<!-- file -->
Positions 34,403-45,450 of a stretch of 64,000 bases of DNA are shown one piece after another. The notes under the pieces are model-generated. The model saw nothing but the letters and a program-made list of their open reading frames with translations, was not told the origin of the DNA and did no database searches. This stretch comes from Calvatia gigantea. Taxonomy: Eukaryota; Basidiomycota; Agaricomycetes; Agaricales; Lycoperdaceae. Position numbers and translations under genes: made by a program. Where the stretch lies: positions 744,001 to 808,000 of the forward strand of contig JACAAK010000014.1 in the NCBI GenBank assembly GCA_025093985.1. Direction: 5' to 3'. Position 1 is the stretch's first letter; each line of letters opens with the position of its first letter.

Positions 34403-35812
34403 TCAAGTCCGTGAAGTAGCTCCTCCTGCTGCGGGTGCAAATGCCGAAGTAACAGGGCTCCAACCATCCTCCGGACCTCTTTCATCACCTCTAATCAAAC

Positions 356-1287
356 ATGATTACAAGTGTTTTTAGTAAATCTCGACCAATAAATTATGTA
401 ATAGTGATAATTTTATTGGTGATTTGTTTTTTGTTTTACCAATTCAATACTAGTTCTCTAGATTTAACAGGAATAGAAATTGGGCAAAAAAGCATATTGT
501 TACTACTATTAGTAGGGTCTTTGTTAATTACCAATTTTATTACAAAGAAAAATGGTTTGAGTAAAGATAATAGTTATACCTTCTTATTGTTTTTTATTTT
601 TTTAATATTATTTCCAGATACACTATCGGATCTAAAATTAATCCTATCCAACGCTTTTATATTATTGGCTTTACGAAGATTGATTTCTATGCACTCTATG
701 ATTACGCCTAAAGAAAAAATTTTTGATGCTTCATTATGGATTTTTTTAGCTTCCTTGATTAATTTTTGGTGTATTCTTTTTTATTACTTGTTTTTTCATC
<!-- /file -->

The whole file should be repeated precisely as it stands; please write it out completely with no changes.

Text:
Positions 34,403-45,450 of a stretch of 64,000 bases of DNA are shown one piece after another. The notes under the pieces are model-generated. The model saw nothing but the letters and a program-made list of their open reading frames with translations, was not told the origin of the DNA and did no database searches. This stretch comes from Calvatia gigantea. Taxonomy: Eukaryota; Basidiomycota; Agaricomycetes; Agaricales; Lycoperdaceae. Position numbers and translations under genes: made by a program. Where the stretch lies: positions 744,001 to 808,000 of the forward strand of contig JACAAK010000014.1 in the NCBI GenBank assembly GCA_025093985.1. Direction: 5' to 3'. Position 1 is the stretch's first letter; each line of letters opens with the position of its first letter.

Positions 34403-35812
34403 TCAAGTCCGTGAAGTAGCTCCTCCTGCTGCGGGTGCAAATGCCGAAGTAACAGGGCTCCAACCATCCTCCGGACCTCTTTCATCACCTCTAATCAAAC

Positions 356-1287
356 ATGATTACAAGTGTTTTTAGTAAATCTCGACCAATAAATTATGTA
401 ATAGTGATAATTTTATTGGTGATTTGTTTTTTGTTTTACCAATTCAATACTAGTTCTCTAGATTTAACAGGAATAGAAATTGGGCAAAAAAGCATATTGT
501 TACTACTATTAGTAGGGTCTTTGTTAATTACCAATTTTATTACAAAGAAAAATGGTTTGAGTAAAGATAATAGTTATACCTTCTTATTGTTTTTTATTTT
601 TTTAATATTATTTCCAGATACACTATCGGATCTAAAATTAATCCTATCCAACGCTTTTATATTATTGGCTTTACGAAGATTGATTTCTATGCACTCTATG
701 ATTACGCCTAAAGAAAAAATTTTTGATGCTTCATTATGGATTTTTTTAGCTTCCTTGATTAATTTTTGGTGTATTCTTTTTTATTACTTGTTTTTTCATC